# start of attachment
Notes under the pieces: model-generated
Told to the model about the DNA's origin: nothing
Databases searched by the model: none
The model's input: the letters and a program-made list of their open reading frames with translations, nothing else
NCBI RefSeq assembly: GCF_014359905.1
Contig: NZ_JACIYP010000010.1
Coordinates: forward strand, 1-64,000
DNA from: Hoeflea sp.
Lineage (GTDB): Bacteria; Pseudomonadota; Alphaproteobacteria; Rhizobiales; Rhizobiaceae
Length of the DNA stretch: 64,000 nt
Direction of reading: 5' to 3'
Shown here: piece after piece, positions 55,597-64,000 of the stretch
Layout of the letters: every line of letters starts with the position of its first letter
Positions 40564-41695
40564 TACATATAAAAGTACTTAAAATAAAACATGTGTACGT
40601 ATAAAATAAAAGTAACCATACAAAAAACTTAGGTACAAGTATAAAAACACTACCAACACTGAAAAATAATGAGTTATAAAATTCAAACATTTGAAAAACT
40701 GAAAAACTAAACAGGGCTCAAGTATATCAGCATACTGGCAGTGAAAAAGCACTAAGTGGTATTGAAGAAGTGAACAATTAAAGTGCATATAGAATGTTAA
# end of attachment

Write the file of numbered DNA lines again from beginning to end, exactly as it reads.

Notes under the pieces: model-generated
Told to the model about the DNA's origin: nothing
Databases searched by the model: none
The model's input: the letters and a program-made list of their open reading frames with translations, nothing else
NCBI RefSeq assembly: GCF_014359905.1
Contig: NZ_JACIYP010000010.1
Coordinates: forward strand, 1-64,000
DNA from: Hoeflea sp.
Lineage (GTDB): Bacteria; Pseudomonadota; Alphaproteobacteria; Rhizobiales; Rhizobiaceae
Length of the DNA stretch: 64,000 nt
Direction of reading: 5' to 3'
Shown here: piece after piece, positions 55,597-64,000 of the stretch
Layout of the letters: every line of letters starts with the position of its first letter
Positions 40564-41695
40564 TACATATAAAAGTACTTAAAATAAAACATGTGTACGT
40601 ATAAAATAAAAGTAACCATACAAAAAACTTAGGTACAAGTATAAAAACACTACCAACACTGAAAAATAATGAGTTATAAAATTCAAACATTTGAAAAACT
40701 GAAAAACTAAACAGGGCTCAAGTATATCAGCATACTGGCAGTGAAAAAGCACTAAGTGGTATTGAAGAAGTGAACAATTAAAGTGCATATAGAATGTTAA